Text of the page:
The idea discussed here allows for direct contributions from employers for health insurance on state exchanges rather than having each employer select and administer a health plan exclusively for its own employees.   The employer contribution towards health insurance premiums would be deductible to the employer and untaxed to the household as in current law.  Part of the cost of state exchange health insurance would be funded with an individual tax credit.  Also, low-income people without employer contributions for health insurance or with an employee contribution that did not cover the entire premium could continue to claim the existing premium tax credit available for the purchase of state exchange insurance. 

These revised rules alleviate several problems impacting participants in U.S. health insurance markets.   

The partial separation of the responsibility of providing health insurance to employers greatly benefits workers who become unemployed or experience a job transition.  Potential benefits from a system which keeps people enrolled in their health insurance plan after becoming unemployed are vividly demonstrated by the current economic situation.  A recent study by the Economic Policy Institute found that around 9.2 million people have lost their health insurance due to the COVID pandemic.  Many of these people will be unable to maintain their current health insurance coverage, either because COBRA, the program used to continue coverage is unaffordable to many newly unemployed individuals, or the coverage is unavailable in a bankruptcy situation.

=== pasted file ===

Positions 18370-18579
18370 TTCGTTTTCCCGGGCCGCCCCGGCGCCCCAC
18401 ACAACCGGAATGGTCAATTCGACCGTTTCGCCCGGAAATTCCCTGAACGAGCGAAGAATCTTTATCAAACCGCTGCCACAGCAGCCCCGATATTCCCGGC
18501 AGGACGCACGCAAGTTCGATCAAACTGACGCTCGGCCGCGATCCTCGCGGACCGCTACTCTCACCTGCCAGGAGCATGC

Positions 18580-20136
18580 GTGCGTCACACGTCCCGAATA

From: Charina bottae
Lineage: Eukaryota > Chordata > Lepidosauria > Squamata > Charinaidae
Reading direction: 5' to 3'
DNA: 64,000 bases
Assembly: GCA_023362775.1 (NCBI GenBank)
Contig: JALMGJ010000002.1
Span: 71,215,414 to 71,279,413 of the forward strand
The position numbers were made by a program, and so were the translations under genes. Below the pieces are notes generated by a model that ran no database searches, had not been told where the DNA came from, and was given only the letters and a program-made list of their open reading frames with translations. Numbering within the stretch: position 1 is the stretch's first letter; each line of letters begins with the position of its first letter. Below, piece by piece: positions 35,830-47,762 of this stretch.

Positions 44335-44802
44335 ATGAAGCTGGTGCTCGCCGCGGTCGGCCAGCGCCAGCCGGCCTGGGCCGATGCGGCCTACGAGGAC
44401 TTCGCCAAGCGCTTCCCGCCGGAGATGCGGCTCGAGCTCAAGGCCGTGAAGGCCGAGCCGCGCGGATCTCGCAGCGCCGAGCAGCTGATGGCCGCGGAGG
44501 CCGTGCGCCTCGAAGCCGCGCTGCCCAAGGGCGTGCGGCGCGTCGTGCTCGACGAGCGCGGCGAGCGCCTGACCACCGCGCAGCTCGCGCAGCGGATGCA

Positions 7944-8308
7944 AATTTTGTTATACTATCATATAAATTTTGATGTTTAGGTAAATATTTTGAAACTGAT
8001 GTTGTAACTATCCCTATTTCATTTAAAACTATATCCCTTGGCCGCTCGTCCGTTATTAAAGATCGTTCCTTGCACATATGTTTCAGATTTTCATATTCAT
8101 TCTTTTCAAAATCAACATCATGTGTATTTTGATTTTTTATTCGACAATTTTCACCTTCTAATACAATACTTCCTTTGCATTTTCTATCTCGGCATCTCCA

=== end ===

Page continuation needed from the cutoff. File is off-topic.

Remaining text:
People with employer-based health insurance who become unemployed can maintain health insurance coverage through COBRA, however, they are responsible for the entire insurance premium plus a 2 percent administrative fee.   By contrast, people with state exchange health insurance could claim the premium tax credit if their income fell below 400 percent of the federal poverty line and any newly created tax credit as advocated in this proposal.  Also, there would be no administrative costs or fees for simply maintaining coverage.